Obituary: EL Doctorow American novelist
Born January 6, 1931; died, July 21, 2015
EL Doctorow, the novelist and editor, who has died aged 84, was one of the most important American literary figures of the past half century.
He was first an editor of celebrated authors such as Norman Mailer and Ayn Rand and then, with his own books, reworked his country's history into bestselling, thought-provoking, prize-winning entertainments. As a novelist, he dealt directly with America's history from the gilded age of the latter half of the 19th century through to World War II. In books like Ragtime (1975), Billy Bathgate (1989) and The Book of Daniel (1971) he juxtaposed the lives of real historical persons - Houdini, Henry Ford, JP Morgan, Julius and Ethel Rosenberg - with fictional figures. These imagined characters were often immigrants or the children of immigrants - or, as Doctorow got older, a version of himself as a child.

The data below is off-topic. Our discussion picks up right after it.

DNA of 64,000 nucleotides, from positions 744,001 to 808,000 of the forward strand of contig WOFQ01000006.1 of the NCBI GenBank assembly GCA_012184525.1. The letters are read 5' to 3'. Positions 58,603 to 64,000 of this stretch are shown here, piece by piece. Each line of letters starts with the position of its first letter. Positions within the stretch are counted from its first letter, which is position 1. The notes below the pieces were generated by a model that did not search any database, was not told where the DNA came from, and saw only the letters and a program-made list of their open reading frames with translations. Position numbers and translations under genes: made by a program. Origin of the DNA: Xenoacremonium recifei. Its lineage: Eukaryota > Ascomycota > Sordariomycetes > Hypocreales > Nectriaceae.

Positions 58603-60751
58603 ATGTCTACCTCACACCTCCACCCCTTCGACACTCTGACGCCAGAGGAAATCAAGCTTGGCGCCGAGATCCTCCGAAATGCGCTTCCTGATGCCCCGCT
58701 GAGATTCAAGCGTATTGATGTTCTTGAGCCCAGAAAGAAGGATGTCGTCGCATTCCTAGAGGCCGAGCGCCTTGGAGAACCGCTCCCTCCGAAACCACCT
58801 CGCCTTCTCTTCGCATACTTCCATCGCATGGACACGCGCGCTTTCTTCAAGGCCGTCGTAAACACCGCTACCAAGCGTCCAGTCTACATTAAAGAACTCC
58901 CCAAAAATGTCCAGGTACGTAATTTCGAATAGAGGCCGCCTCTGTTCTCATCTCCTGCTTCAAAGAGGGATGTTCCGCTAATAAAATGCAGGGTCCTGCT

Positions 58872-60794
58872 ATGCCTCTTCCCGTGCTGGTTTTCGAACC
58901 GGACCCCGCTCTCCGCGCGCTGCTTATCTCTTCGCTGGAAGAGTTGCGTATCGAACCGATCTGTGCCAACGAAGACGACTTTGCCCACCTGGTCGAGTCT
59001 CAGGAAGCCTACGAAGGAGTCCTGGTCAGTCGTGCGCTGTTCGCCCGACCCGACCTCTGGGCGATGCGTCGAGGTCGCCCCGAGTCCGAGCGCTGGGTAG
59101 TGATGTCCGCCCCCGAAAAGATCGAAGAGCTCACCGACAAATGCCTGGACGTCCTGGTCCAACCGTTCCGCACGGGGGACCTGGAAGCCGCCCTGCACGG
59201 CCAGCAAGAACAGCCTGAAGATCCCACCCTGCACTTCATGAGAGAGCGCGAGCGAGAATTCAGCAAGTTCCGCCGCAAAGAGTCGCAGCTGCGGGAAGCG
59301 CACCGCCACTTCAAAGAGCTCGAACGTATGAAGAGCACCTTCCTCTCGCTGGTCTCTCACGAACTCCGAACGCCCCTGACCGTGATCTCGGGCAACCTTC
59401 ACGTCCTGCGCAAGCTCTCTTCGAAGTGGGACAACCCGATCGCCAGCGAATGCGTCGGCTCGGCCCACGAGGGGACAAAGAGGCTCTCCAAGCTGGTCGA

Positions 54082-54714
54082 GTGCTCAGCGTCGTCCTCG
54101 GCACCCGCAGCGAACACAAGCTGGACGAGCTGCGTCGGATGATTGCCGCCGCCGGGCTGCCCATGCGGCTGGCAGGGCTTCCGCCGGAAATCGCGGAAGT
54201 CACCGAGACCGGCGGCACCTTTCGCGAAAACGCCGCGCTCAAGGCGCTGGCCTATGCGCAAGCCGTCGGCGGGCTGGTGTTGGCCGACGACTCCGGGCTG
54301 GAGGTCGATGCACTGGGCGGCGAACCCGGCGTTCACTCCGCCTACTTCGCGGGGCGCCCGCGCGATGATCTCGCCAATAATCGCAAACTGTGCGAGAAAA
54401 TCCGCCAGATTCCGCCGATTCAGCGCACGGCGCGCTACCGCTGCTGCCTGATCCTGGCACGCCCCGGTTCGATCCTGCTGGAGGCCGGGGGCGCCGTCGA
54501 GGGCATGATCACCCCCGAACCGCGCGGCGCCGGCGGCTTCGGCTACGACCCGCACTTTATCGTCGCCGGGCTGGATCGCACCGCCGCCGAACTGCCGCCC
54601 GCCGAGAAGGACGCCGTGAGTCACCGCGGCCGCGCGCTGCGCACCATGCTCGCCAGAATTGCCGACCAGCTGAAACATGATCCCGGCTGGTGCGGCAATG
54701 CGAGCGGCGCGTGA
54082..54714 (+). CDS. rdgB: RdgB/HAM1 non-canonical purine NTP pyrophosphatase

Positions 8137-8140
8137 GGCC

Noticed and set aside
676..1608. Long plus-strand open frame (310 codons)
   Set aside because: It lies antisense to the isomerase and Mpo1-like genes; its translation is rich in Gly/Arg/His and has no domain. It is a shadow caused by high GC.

Edgar Lawrence Doctorow was born in the Bronx on January 6, 1931. His father ran a small musical instrument store in midtown Manhattan and his mother was a pianist. Edgar was named after Edgar Allan Poe. Late in life, he told an interviewer that his father liked a lot of bad writers: "Poe was our greatest bad writer, so I take some consolation from that."
Edgar's Bronx childhood was steeped in the cultural aspirations of the second-generation immigrant Jews who made up much of the neighbourhood's population, and the milieu would feature in his fiction.
He attended Ohio's Kenyon College in the late 1940s where he acted in plays with an older student, Paul Newman. Doctorow joked that it was not until Newman graduated that he himself began to get good parts. The pair remained lifelong friends, sharing success and non-doctrinaire left-wing politics.
Following graduation and military service - he was stationed in Germany in the mid-1950s - Doctorow, by now married, returned to New York and worked as an airline reservation clerk and then script reader for a film company.
Having read a disproportionate number of bad Western scripts, he decided to try his hand at writing a parody Western novel. Welcome to Hard Times (1960) ended up being a more serious book than its author intended. It was sold to MGM and turned into a film starring Henry Fonda.